The student run newspaper of Poolesville High School

The Poolesville Pulse

The student run newspaper of Poolesville High School

The Poolesville Pulse

The student run newspaper of Poolesville High School

The Poolesville Pulse

Panera Charged Lemonade blamed for second fatality

Panera+Charged+Lemonade+blamed+for+second+fatality
Justine Bagasbas

Introduced in 2022, Panera’s caffeinated lemonade has been a popular choice of beverage among customers. Unfortunately, as of Oct. 2023, the drink is suspected to be linked to two deaths. Now in Dec., the popular restaurant is under fire and subject of two wrongful death lawsuits in relation to their Charged Lemonade.

The first incident occurred in Sept. of 2022, when UPenn student Sarah Katz, 21, went into cardiac arrest after drinking the Charged Lemonade. Katz had a heart condition and avoided energy drinks at the recommendation of doctors. According to NBC News, her close friends and family assert that she was very vigilant and likely would not have consumed the drink if she knew about the caffeine content. 

The second incident involved Dennis Brown, 46, in Oct. of 2023. Brown had high blood pressure and therefore also avoided energy drinks. It is unclear whether or not Brown was aware of the caffeine content of the Charged Lemonade, but on his way home he suffered a cardiac arrest that took his life. 

These two events have brought into question the clarity of Panera’s marketing in regards to the drink.

Senior Milla Brizhik has consumed the drink in the past, but remarks that the labeling in-store has room to improve.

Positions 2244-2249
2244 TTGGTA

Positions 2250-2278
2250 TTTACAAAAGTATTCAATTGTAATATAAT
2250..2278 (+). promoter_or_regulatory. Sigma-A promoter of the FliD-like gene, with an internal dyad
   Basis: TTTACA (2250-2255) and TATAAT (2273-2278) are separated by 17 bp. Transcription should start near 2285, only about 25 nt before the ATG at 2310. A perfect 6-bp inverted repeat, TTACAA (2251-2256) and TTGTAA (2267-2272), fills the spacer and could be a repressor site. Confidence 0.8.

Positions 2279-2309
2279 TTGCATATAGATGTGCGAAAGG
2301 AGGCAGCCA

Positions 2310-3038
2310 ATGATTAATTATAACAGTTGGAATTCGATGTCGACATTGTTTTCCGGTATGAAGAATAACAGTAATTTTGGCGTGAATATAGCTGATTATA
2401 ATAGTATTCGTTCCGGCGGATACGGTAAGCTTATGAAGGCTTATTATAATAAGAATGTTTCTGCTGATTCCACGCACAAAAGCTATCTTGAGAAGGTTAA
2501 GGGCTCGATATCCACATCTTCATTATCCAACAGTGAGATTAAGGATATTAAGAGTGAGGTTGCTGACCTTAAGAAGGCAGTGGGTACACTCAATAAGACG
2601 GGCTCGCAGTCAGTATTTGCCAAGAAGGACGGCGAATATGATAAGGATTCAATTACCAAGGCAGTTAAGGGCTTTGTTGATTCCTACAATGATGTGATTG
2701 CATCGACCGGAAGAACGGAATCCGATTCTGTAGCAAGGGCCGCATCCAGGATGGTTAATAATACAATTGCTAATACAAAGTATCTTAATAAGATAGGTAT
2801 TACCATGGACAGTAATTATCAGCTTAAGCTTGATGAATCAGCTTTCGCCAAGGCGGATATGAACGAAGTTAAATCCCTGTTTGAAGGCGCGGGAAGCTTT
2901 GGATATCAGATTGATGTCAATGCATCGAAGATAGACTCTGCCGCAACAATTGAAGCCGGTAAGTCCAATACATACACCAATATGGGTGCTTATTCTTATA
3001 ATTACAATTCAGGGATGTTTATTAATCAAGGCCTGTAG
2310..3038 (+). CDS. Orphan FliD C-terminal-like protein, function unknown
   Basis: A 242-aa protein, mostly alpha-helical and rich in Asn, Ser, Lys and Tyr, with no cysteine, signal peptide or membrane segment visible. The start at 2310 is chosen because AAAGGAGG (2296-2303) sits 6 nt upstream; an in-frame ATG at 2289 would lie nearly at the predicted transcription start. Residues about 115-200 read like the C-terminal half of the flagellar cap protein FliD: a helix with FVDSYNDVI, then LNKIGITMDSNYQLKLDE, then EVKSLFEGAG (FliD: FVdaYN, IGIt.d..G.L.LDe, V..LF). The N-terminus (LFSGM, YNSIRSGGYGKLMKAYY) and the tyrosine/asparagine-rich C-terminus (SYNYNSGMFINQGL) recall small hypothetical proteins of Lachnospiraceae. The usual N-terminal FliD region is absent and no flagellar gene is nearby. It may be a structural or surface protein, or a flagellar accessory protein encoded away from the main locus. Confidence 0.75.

“I only know [how caffeinated the drink is] because I’ve heard things on the internet,” Brizhik said.

Since the Charged Lemonade is served next to the other low or non-caffeinated self serve drinks, some have voiced that a beverage with such high caffeine content should be labeled in a way that is unmistakably clear. According to the Food and Drug Administration, a healthy adult can safely consume around 400mg of caffeine per day- approximately the same amount as one large cup of Panera’s Charged Lemonade. When refills are taken into account, many will surpass this threshold in just one meal at Panera.

In light of these recent tragedies, senior Angelique Thomas who has never tried the drink has decided that the beverage and its potentially dangerously high caffeine content is not worth the risk.

“I’m not willing to put my life on the line for a Charged Lemonade,” Thomas said. “The caffeine levels are alarming enough to make me not want to consume it.”

Despite all of this, Panera maintains that their Charged Lemonade is safe and unrelated to either of the deaths. Families of both victims filed individual lawsuits after each incident.

“We view this [second] lawsuit… to be equally without merit,” a Panera Spokesperson told USA TODAY . “Panera stands firmly by the safety of our products.”

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About the Contributors
Maya Kozauer, Staff Writer
 Maya Kozauer is a senior in the Independent Studies Program. Her favorite song is “Style” by Taylor Swift and one fun fact about her is that she has a leopard gecko named Spotty!
Justine Bagasbas, Copy Editor
Justine Bagasbas is asenior in the Humanities program. Her favorite song is “Sugarcoat” by KISS OF LIFE and one fun fact about her is that she went on ten different planes this summer!

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